The quantitative easing (QE) the Fed commenced during the pandemic resulted in about $6 trillion in total securities purchased. Now that QE has ended the Fed has a significant balance sheet that also could be utilized to tighten policy. In terms of anticipated comments, I was looking for how their outlook changed on inflation and how this would move the median forecast for the Fed Funds rate. The Fed clearly has been more focused on tightening policy via raising the Funds rate rather than on balance sheet reduction; they haven't wanted to pull those two levers simultaneously at the onset. However, with the balance sheet at around $8.5 trillion, we're certainly in uncharted waters.

I am anxious to see more clarity on the balance sheet in May. We believe the Fed is going to want the balance sheet runoff to happen quietly, with caps and operating in the background. However, a more aggressive course of action, though unexpected, could serve to tighten policy more quickly.

As a bond investor, what are the macro or market factors influencing your outlook and driving your portfolio decisions?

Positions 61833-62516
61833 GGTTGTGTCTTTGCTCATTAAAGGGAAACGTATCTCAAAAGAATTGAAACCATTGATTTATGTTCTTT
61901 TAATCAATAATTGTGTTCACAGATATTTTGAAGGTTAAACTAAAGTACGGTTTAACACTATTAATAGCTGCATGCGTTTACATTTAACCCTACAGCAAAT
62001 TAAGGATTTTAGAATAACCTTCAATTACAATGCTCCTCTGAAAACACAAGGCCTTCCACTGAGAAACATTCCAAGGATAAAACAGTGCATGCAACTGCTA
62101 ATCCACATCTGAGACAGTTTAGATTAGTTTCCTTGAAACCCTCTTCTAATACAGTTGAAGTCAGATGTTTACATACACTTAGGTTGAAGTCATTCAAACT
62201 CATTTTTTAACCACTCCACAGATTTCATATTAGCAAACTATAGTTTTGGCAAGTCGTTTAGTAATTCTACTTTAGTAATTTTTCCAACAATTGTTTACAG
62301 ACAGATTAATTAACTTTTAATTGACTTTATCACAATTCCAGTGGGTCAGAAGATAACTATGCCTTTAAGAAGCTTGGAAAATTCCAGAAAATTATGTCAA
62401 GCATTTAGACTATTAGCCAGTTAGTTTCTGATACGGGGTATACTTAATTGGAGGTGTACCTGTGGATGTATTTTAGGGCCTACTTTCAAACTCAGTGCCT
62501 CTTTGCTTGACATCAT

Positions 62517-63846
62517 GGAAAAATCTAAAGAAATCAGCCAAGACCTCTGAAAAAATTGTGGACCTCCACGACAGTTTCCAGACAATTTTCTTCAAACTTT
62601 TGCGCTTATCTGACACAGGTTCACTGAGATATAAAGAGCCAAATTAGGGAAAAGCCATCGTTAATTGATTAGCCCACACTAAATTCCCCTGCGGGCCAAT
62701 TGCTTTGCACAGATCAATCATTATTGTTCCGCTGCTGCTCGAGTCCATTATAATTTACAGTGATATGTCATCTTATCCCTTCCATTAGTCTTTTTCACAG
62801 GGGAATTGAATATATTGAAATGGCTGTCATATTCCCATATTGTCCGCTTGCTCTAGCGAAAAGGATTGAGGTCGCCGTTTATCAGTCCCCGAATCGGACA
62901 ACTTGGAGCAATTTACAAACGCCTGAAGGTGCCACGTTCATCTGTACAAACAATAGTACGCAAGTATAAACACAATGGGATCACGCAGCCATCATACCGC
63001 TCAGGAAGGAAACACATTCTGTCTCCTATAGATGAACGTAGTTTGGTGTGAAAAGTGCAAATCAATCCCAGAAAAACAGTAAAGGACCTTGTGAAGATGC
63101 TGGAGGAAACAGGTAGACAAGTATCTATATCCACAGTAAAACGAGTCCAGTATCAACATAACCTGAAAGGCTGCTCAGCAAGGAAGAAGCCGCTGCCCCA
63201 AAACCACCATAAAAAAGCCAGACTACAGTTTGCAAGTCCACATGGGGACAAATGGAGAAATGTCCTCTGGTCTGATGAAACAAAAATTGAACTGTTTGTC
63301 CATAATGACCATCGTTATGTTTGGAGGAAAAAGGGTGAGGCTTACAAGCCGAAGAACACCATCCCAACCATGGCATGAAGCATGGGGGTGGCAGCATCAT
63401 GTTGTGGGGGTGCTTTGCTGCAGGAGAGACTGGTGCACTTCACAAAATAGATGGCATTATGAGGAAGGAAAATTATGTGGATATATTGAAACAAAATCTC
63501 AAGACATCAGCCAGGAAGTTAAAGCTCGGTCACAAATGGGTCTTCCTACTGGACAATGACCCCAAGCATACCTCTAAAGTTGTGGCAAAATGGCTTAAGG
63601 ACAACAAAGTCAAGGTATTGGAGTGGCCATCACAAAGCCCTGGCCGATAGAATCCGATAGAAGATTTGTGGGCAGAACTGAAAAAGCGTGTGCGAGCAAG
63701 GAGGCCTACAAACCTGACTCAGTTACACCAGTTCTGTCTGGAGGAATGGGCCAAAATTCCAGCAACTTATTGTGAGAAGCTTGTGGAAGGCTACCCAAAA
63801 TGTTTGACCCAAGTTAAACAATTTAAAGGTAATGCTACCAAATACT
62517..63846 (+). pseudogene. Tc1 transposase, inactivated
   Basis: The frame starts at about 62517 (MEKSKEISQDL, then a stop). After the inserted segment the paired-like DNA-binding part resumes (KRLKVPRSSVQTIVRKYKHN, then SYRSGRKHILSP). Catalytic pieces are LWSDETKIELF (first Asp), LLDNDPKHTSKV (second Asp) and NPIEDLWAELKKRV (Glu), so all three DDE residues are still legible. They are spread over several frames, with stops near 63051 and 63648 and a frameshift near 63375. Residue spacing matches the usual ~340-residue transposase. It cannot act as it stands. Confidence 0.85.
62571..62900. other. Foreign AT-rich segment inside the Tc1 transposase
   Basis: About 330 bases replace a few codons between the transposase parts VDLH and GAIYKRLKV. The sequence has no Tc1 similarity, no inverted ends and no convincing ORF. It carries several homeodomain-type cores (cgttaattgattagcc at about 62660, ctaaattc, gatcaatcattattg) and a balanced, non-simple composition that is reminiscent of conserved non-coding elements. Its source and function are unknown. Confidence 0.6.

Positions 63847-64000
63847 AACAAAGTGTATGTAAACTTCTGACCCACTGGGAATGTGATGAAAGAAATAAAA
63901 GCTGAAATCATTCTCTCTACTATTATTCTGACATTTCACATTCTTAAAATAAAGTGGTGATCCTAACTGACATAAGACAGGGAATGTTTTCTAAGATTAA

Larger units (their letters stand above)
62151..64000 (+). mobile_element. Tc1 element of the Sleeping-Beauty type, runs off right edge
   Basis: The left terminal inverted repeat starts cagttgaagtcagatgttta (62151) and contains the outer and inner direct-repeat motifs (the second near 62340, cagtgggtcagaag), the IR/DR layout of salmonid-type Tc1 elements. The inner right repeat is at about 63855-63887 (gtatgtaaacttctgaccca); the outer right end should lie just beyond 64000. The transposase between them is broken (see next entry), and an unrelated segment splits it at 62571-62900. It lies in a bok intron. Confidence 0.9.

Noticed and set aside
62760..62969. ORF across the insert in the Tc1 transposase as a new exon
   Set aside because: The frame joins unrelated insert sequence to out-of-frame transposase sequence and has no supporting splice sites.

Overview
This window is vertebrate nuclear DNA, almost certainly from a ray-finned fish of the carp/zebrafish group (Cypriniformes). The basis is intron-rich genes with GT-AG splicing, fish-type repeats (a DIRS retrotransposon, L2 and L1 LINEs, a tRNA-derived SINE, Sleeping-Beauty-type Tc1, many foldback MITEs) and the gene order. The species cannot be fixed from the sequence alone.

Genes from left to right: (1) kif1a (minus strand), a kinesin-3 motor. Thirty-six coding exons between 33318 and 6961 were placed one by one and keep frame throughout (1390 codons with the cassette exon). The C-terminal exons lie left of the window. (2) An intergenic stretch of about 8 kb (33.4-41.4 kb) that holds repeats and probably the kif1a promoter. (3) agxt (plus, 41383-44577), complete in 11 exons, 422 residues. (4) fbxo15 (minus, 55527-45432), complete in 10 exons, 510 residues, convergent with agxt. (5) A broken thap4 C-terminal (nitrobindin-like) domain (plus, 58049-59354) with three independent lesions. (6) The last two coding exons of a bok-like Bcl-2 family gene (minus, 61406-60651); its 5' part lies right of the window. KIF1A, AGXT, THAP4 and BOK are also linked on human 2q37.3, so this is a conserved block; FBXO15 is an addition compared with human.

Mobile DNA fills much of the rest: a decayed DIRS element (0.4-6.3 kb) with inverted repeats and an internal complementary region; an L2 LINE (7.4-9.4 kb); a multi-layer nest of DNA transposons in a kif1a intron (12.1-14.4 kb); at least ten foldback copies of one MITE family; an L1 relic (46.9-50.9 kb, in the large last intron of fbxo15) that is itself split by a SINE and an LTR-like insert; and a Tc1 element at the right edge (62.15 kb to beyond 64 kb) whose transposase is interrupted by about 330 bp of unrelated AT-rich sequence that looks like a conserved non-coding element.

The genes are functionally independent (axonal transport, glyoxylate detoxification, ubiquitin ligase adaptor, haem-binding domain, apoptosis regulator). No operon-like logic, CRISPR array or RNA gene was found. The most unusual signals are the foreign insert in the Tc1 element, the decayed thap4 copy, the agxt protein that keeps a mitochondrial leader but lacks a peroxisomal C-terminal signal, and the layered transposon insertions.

From the macro standpoint, there are a number of factors that influence our outlook and decisions.

Inflation is clearly one of them. Many investors had expected inflation to peak in March, but with ongoing issues in the energy and commodity sectors a decline in that trajectory may occur more slowly.

Growth of the economy is another. There's been a lot of talk about stagflation unfolding, and policy tightening should cause a moderation in growth. Consumer sentiment has been moving down and recently was the weakest since 2011, so that is something to monitor.

Energy policy is a third factor. While we saw a recent pivot with the political pressure to sanction Russian energy imports, there’s obviously more the U.S. can do in terms of domestic production versus relying on “less-than-friendly” countries for energy supply. However, with recent comments about oil company “profiteering,” we are not holding out a lot of hope for a policy shift. That will further impact both growth and inflation unless there is any policy reversal.